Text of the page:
For example, DOS, Windows, OS/2, Macintosh and Unix-based operating systems (OSes) all have file systems in which files are placed somewhere in a hierarchical (tree) structure. A file is placed in a directory (folder in Windows) or subdirectory at the desired place in the tree structure.
File systems specify conventions for naming files, including the maximum number of characters in a name, which characters can be used and, in some systems, how long the file name suffix can be. A file system also includes a format for specifying the path to a file through the structure of directories.
File systems and the role of metadata
File systems use metadata to store and retrieve files. Some examples of metadata tags include:
- Date created
- Date modified
- File size
An example of a file system that capitalizes on metadata is OS X, the OS used by Macintosh hardware. It allows for a number of optimization features, including file names that can stretch to character counts of 255.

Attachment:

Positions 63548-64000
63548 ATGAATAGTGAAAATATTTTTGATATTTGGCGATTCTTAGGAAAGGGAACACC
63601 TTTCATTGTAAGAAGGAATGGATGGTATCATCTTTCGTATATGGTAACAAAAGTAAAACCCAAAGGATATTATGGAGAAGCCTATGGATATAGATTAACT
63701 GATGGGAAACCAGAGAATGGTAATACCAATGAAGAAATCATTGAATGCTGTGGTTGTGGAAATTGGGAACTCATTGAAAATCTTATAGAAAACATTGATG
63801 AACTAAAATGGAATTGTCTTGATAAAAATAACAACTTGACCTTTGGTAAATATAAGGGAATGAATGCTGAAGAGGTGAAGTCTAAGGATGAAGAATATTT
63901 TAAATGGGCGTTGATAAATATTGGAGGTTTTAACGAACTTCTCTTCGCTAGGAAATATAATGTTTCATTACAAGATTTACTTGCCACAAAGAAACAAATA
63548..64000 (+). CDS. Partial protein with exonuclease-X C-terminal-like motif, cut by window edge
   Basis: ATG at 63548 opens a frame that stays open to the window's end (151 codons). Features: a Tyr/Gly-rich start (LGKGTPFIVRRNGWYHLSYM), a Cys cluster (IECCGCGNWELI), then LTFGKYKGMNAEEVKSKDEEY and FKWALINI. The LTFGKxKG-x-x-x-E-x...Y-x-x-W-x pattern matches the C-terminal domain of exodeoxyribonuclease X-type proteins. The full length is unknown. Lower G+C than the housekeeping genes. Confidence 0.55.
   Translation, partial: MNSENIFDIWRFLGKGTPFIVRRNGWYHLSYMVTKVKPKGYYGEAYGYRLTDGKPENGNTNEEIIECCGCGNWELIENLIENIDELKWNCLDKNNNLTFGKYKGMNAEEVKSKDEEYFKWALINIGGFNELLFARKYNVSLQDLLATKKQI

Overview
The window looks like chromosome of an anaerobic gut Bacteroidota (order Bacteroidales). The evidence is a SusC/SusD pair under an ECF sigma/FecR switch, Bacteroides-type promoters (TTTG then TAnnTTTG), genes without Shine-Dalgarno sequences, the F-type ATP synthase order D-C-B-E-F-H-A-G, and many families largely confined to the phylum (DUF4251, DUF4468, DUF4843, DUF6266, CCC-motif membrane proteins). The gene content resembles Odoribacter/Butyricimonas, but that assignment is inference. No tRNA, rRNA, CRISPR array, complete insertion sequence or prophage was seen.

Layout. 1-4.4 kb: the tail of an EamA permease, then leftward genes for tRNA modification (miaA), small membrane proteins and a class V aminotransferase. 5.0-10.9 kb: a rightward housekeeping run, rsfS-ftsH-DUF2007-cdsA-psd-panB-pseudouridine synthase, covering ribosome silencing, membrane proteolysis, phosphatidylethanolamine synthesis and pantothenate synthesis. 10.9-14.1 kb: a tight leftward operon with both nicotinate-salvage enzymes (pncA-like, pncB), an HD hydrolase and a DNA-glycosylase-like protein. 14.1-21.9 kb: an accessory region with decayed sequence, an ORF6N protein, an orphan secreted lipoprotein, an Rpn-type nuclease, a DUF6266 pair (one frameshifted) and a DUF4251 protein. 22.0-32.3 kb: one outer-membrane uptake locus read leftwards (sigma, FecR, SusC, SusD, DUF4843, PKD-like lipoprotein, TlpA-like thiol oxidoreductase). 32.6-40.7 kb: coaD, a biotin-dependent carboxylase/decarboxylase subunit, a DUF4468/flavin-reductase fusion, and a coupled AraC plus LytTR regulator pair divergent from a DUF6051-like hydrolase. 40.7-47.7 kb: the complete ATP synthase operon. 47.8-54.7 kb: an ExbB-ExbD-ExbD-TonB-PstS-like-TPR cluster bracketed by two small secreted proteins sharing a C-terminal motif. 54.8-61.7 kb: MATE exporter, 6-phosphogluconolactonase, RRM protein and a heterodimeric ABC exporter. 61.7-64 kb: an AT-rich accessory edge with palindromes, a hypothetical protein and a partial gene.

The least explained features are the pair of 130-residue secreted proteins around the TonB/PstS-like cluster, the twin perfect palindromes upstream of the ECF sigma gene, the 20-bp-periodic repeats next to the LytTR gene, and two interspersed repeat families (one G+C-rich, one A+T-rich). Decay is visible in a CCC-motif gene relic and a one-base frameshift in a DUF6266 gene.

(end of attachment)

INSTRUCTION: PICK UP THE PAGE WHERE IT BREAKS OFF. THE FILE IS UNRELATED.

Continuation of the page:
File system access
File systems can also restrict read and/or write access to a particular group of users. Passwords are the easiest way to do this.
File systems definition evolves
The file systems definition can also refer to the part of an OS or an added-on program that supports a file system. Examples of such add-on file systems include the Network File System (NFS) and the Andrew file system (AFS).